New Albany pizza parlor celebrates 50 years of change — but its recipes remain

Gary Seman Jr.
The Columbus Dispatch
Manager Tanner Jakeway slices a small pizza for a customer while working at Eagles Pizza, 2 N. High St. in New Albany. The family-owned pizza parlor is celebrating its 50th anniversary this year.

In 1971, the village of New Albany had a population barely exceeding 500.

That also was the year that Tom and Marjorie Keesee bought Eagle Pizza and renamed it Eagles Villa Pizza, located smack dab in the town center.

A lot has changed in New Albany since then, as the affluent suburb has experienced enviable commercial and residential growth, with the population swelling to about 11,000.

Yet Eagles Pizza still is the same family-run, independent pizzeria. It moved only once in 50 years, from a tiny building to its current nest at 2 N. High St. a year after the Keesees bought it.

Owner Dennis Keesee, son of the founders, acknowledged 50 years is a long time in the restaurant business.

“You watch the community grow,” he said. “You have a lot of customers come and go – a lot of fond memories.”

After all, he was 11 when he started slinging pizzas and 18 when he took over the business. By that time, the family had opened Johnnies Villa Pizza in Johnstown (informally known as Villa Pizza).

“I’m the youngest of four,” said Keesee, 61. “(Dad) had three in college. When I graduated, my dad said, ‘I can’t afford you. Here’s a clipboard. There you go.’ ”

Even so, the job became more difficult to manage, so Dennis Keesee recruited his wife, Teresa, and his daughter and son-in-law, Rachel and Adam Savage, both teachers at the time.

Coworkers Don Binns, left, and Matt Adams have lunch April 15 at Eagles Pizza in New Albany.

Eagles is known for its wafer-thin crust made from house-tossed dough, square-cut pieces and provolone instead of mozzarella.

“It’s really a cracker-type crust,” said Adam Savage, 31, who has been working at the pizzeria since he was 15. “We spend a lot of money on our cheese to give it that special taste, I can tell you that much.”

There is a build-your-own-pizza option on the menu, plus predesigned pies. One of the top sellers is the taco pizza.

“We sell an insane amount every year,” Savage said. “A few years ago, we sold about 30,000.”

The bill of fare includes dinners – such as smothered meatballs, fish and baked spaghetti – salads, subs and sandwiches. Nothing, with the exception of larger pizzas, tops $11.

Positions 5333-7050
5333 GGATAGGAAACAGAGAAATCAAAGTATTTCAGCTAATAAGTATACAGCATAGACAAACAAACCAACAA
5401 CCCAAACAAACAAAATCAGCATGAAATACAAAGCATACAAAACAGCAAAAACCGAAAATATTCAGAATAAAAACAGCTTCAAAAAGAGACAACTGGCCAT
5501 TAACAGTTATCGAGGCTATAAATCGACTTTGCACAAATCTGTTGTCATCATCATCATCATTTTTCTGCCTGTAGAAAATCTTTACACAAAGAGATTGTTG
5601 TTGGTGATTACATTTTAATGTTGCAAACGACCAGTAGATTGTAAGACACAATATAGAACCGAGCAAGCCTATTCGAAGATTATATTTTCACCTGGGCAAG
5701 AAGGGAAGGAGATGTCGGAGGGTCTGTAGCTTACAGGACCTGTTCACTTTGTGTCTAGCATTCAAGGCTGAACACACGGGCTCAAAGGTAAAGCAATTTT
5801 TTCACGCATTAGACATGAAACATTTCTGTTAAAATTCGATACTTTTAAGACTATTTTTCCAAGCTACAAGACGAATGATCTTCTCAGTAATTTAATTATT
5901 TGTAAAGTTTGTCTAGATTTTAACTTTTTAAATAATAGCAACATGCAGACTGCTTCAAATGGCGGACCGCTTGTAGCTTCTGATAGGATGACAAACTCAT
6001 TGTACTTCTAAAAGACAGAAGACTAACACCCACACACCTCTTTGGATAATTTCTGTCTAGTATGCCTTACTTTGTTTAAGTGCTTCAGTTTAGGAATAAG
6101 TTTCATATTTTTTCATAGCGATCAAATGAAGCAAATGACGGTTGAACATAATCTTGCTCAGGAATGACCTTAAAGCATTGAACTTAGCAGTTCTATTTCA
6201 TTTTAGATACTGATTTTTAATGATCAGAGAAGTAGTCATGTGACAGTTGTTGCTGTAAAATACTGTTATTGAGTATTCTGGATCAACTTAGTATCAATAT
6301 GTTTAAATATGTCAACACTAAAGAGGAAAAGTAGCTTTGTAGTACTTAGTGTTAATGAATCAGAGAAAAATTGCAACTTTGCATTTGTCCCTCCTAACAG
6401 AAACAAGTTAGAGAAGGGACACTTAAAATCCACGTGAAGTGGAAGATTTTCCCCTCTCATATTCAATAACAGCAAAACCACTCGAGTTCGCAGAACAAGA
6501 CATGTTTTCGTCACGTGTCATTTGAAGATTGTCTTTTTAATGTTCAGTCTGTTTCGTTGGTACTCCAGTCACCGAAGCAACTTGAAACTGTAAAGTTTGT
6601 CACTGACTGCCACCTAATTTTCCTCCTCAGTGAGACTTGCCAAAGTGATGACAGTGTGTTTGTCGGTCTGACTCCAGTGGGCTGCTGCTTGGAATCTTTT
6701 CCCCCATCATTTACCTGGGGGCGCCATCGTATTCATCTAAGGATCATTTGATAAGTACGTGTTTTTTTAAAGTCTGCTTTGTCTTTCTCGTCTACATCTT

The modest interior at Eagles, in a building that opened in 1856, pays homage to New Albany’s past, through pictures and carefully appointed farm equipment, and the decor gives a big salute to the military through posters, artifacts, clothing and books.

After all, Dennis Keesee is an author and history buff, serving as executive director of the New Albany Historical Society.

A pepperoni and banana pepper pizza, left, and a taco pizza at Eagles Pizza in New Albany.

The Johnstown pizzeria, at 105 W. Coshocton St,. will move into a new building next door by 2023 – its golden anniversary, Keesee said.

Otherwise, the ownership has decided not to expand in an effort to avoid tampering with the recipes that have a 50-year tradition, he said.

“We just realized that if you want to do it right, you have to be in your stores, in our opinion,” Keesee said. “I’m very hands-on.”

Eagles Pizza's hours are 10:30 a.m. to 10 p.m. Mondays through Thursdays, 10:30 a.m. to 11 p.m. Fridays and Saturdays and 4 to 10 p.m. Sundays. For more information, call 614-855-7600.

Venezuelan food truck

Cilantro Latin Bistro, one of Columbus' latest food trucks, is serving Venezuelan cuisine in front of the Sunoco fuel station at 993 King Ave. in Columbus.

Owned by Hector and Tiffany Munoz, the truck has a permanent spot there but occasionally leaves for event catering, Hector Munoz said.

The house specialty is the arepa, which comes in seven varieties. The arepa is a corn-flour cake that acts like sandwich bread. Customers get to choose their own ingredients or opt for a signature selection.

The “614” arepa, emerging as a new favorite, has steak, grilled cheese and cilantro sauce.

The menu also serves build-your-own bowls, empanadas, platters and juice drinks.

Nothing on the menu tops $13.99.

Sign: Closed for remodeling

The sign on the door of XinWei Kitchen says it’s closed for remodeling.

The Chinese restaurant, which took over the former Bahn Thai space at 1932 W. Henderson Road, didn’t indicate when it was reopening.